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A victory for property rights 15 years in the making

A victory for property rights 15 years in the making

Brian Almon
May 25, 2023
Author Image
May 25, 2023

This morning, the US Supreme Court ruled unanimously that the Environmental Protection Agency (EPA) overstepped its bounds when it tried to assert authority over the Priest Lake property of Michael and Chantell Sackett.

The Clean Water Act (CWA) was initially passed in 1972 over President Nixon’s veto. This act gave tremendous regulatory power to a cabal of unelected bureaucrats who crafted draconian rules and then handed down punishments without due process. The EPA has used the provisions of this act to assert authority over property owners’ ability to develop their own land.

Justice Samuel Alito wrote that EPA regulations were far too vague and that they had overstepped the letter of the law as passed by Congress. “We hold,” he wrote, “that the CWA extends to only those wetlands with a continuous surface connection to bodies that are ‘waters of the United States’ in their own right… The wetlands on the Sacketts’ property are distinguishable from any possibly covered waters.”

As passed by Congress, the CWA prohibits discharging “pollutants” into “navigable waters.” The EPA has broadly interpreted “pollutants” to include sand, gravel, and dirt and “navigable waters” to include small ponds not even connected to other waterways. This is the justification they used to impose fines of up to $75,000 per day on the Sackett family in 2008 after they built a home on some land they had purchased several years before.

Image courtesy of the Pacific Legal Foundation

As the Idaho Freedom Foundation reported more than 10 years ago, the Sacketts sought a hearing with the EPA but were summarily denied. The unelected bureaucrats charged with protecting the environment seemed to think they shouldn’t be held accountable to the public. A district court upheld the decision, as did the 9th Circuit Court of Appeals, but in 2012, the Supreme Court ruled that they had the right to challenge the EPA’s ruling.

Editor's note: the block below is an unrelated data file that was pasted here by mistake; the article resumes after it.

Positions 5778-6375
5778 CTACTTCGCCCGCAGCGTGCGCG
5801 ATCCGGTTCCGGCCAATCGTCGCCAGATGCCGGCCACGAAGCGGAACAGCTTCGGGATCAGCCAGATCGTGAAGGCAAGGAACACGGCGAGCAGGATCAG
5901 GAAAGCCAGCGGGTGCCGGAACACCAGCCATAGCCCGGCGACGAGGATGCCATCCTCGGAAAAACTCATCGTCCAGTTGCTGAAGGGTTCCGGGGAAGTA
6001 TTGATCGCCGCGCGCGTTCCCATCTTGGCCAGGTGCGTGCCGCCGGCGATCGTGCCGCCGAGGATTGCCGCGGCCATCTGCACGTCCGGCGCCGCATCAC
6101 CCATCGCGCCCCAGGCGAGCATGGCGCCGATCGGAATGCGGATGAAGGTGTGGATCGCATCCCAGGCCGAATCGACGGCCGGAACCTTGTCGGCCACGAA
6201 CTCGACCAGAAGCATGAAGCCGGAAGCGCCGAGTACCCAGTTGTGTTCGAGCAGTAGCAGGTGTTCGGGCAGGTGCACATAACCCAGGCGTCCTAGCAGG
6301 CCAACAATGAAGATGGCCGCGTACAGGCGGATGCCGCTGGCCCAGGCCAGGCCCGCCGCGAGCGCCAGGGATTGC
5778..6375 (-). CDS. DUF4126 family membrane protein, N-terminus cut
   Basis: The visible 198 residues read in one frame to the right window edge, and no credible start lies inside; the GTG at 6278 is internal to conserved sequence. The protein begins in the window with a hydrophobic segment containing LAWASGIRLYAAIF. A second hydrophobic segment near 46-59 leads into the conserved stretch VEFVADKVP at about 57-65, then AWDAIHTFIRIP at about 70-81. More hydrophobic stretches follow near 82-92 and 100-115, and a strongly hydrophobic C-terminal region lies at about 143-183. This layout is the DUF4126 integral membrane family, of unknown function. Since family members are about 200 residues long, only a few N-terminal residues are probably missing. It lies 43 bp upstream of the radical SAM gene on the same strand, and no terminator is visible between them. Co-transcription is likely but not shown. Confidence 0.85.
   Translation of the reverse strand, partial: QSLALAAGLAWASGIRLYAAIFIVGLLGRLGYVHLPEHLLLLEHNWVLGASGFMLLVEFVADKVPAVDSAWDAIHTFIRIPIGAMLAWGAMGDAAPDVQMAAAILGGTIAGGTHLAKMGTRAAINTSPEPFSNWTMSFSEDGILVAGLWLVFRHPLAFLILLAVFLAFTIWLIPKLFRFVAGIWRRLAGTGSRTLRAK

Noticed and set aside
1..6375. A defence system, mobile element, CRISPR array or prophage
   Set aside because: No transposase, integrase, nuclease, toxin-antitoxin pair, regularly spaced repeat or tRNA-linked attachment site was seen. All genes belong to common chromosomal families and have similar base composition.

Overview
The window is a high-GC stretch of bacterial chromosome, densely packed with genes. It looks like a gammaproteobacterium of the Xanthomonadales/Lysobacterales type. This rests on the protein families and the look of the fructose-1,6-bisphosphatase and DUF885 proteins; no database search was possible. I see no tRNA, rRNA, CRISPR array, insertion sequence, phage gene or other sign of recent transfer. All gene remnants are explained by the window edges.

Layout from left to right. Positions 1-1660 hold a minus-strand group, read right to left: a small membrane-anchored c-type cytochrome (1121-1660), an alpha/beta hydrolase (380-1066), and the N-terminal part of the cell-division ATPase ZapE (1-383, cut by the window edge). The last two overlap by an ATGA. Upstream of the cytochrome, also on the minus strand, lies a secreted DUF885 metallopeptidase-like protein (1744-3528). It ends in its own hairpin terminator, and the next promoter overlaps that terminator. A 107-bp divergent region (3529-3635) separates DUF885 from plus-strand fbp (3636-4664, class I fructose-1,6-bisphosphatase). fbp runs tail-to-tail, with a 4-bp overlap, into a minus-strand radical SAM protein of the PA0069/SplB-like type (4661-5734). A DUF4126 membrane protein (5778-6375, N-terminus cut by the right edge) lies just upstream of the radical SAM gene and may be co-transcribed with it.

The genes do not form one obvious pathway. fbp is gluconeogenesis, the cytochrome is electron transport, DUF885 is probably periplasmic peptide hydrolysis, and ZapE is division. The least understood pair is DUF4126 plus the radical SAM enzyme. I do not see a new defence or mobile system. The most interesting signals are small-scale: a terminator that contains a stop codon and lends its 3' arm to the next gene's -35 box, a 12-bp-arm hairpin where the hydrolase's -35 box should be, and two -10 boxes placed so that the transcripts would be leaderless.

This was followed by 10 years of litigation as the Sackett family argued that since their property had no connection to navigable waters, the EPA had no jurisdiction. The EPA tried a dirty trick of rescinding their ruling and then moving to dismiss the case, hoping that the courts would not issue any binding judgments. The courts denied this motion, but in 2021, the 9th Circuit once again ruled against the Sackett family, upholding the EPA’s determination that since their property was “near” a lake, it was covered by the law.

Now the Supreme Court has ruled in their favor, in what will hopefully set a precedent of reining in another out-of-control federal bureaucracy. This is another blow to the EPA’s regulatory authority following last year’s decision in West Virginia v. EPA that ruled the agency did not have the power to regulate carbon emissions.

Property rights mean nothing if an EPA goon can issue a judgment at any time demanding you tear down your house or face tens of thousands of dollars in fines.

In 2012, Justice Alito wrote, “Real relief requires Congress to do what it should have done in the first place: provide a reasonably clear rule regarding the reach of the Clean Water Act.” That remains true today, despite this victory. Congress gave away far too much power in 1972, which has been horrifically abused over the last 50 years. It’s time for them to reclaim it before the EPA and other bureaucracies put more families through the same hell they put the Sacketts.

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